There’s no hiding it: We’re dog people. We’d do anything to keep our furry little mouth breathers happy and healthy. So, we thought we’d share a few simple ways to improve your dog’s life, without much extra effort on your part — but with a big payoff for your pup.
Go for a sniff. Your dog’s sense of smell is their primary sense, so their nose is how they make sense of the world. Especially if you have a high-energy or working breed, letting your pup stop and sniff more on your daily walks will give him more mental stimulation, and help him feel happier and more fulfilled — which means he’ll be more well-behaved when you get back home.
TIP: Want to take it up a notch? Some places even offer scent work classes or at-home kits, which can help train your dog how to better use their nose. To keep it simple, you can trace a “scent trail” through your yard or living room with one of your dog’s favorite treats and then hide it at the end of the trail. Start him off at the beginning of the trail, and see how quickly he finds the treat!
Vocab lesson. Dogs are pack animals, and they thrive on having a role and tasks to complete. Teaching your dog new words or commands not only helps him behave, but it also helps him feel happier, confident, and more well-adjusted because he knows what’s going on around him. Plus, the more words your dog understands and the more commands he knows how to complete, the more he feels like he’s supporting his pack (ie, you and your human family), so everyone stays happy.
TIP: Does your dog have certifiable mailman rage? Try teaching your dog a word like “friend” by repeating it whenever his favorite human buddies come over. Next time the mailman stops by, try saying “friend” to teach him a new association before the barking starts. Dogs react when they sense a threat or don’t understand something, so creating context by teaching them new words can make a world of difference. You can also try this with cats, or anything else your dog might have a weird vendetta with.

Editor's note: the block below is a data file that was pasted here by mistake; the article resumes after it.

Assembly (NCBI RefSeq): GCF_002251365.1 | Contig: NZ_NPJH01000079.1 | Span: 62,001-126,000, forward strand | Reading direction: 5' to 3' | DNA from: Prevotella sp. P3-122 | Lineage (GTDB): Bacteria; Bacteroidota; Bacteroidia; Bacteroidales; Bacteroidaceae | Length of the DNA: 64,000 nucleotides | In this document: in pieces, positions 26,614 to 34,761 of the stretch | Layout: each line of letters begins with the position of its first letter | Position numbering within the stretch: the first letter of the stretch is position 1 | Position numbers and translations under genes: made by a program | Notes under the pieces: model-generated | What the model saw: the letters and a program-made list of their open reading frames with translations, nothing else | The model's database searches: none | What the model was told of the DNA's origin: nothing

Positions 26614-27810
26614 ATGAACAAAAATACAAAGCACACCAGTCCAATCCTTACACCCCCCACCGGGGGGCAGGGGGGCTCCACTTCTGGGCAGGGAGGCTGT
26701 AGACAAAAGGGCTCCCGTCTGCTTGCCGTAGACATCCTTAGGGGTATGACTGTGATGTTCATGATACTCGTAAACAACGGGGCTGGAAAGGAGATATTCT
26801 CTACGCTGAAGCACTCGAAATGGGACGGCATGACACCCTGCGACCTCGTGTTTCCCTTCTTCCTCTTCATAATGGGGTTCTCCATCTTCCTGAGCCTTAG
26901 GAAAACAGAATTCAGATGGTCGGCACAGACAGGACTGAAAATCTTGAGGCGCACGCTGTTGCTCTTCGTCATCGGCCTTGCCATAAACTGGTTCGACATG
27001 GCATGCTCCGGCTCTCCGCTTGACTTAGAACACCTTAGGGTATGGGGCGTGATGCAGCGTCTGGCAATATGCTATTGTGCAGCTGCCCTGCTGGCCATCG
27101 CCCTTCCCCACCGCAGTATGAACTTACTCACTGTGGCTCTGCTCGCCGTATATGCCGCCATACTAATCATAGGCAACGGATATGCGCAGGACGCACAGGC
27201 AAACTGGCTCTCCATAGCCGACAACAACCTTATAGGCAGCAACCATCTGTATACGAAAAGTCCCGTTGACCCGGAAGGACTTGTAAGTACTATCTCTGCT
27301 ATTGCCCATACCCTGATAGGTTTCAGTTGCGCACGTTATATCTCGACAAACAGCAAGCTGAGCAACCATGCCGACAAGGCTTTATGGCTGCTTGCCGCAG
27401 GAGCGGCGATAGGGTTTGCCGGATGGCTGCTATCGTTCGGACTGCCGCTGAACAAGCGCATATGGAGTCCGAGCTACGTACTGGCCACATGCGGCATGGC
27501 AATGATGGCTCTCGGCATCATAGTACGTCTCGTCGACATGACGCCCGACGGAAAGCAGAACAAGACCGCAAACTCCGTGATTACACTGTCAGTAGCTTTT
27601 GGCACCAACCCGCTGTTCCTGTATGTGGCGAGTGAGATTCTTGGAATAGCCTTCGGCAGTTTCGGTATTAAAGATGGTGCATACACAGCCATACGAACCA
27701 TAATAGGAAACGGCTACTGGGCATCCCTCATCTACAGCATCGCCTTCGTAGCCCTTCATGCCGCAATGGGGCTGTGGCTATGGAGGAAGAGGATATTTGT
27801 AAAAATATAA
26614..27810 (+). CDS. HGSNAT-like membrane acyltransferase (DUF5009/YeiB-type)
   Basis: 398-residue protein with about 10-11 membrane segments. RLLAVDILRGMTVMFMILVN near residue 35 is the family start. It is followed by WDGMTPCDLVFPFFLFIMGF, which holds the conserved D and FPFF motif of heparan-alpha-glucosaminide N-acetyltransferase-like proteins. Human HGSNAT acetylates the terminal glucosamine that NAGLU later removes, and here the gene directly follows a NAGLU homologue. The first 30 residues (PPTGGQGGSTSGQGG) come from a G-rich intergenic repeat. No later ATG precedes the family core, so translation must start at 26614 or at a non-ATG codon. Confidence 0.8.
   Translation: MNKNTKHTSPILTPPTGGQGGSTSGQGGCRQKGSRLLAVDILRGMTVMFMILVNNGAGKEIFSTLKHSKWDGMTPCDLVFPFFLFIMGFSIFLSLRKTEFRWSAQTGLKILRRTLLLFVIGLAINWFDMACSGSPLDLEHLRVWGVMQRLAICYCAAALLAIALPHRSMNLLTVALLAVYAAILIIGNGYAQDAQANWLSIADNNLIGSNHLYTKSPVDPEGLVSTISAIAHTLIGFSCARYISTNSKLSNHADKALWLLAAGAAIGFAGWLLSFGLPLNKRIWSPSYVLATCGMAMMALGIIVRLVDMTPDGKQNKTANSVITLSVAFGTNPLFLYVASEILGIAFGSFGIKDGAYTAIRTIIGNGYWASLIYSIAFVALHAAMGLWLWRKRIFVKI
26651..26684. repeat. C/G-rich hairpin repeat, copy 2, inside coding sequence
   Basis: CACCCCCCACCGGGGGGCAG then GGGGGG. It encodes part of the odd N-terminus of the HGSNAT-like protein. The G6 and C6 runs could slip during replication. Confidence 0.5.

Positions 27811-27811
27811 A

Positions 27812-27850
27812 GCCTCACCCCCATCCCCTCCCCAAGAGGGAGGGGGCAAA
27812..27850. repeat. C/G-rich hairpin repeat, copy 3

Take a vacay. Buddy up and take your pup to a dog-friendly hotel or campsite. Not only will you have a trusty travel companion, but your dog will be having a new experience, which will help him build confidence, learn to be comfortable in new environments, and feel more bonded with you. If your dog is crate-trained, pack his crate so that he has a familiar place to snuggle up.
TIP: If you can’t make it out of town, try a new activity you can do locally. If you’re near a body of water (and your dog is a swimmer) you could try standup paddle boarding, or if you’re near a dog-friendly park, you could head out for a picnic.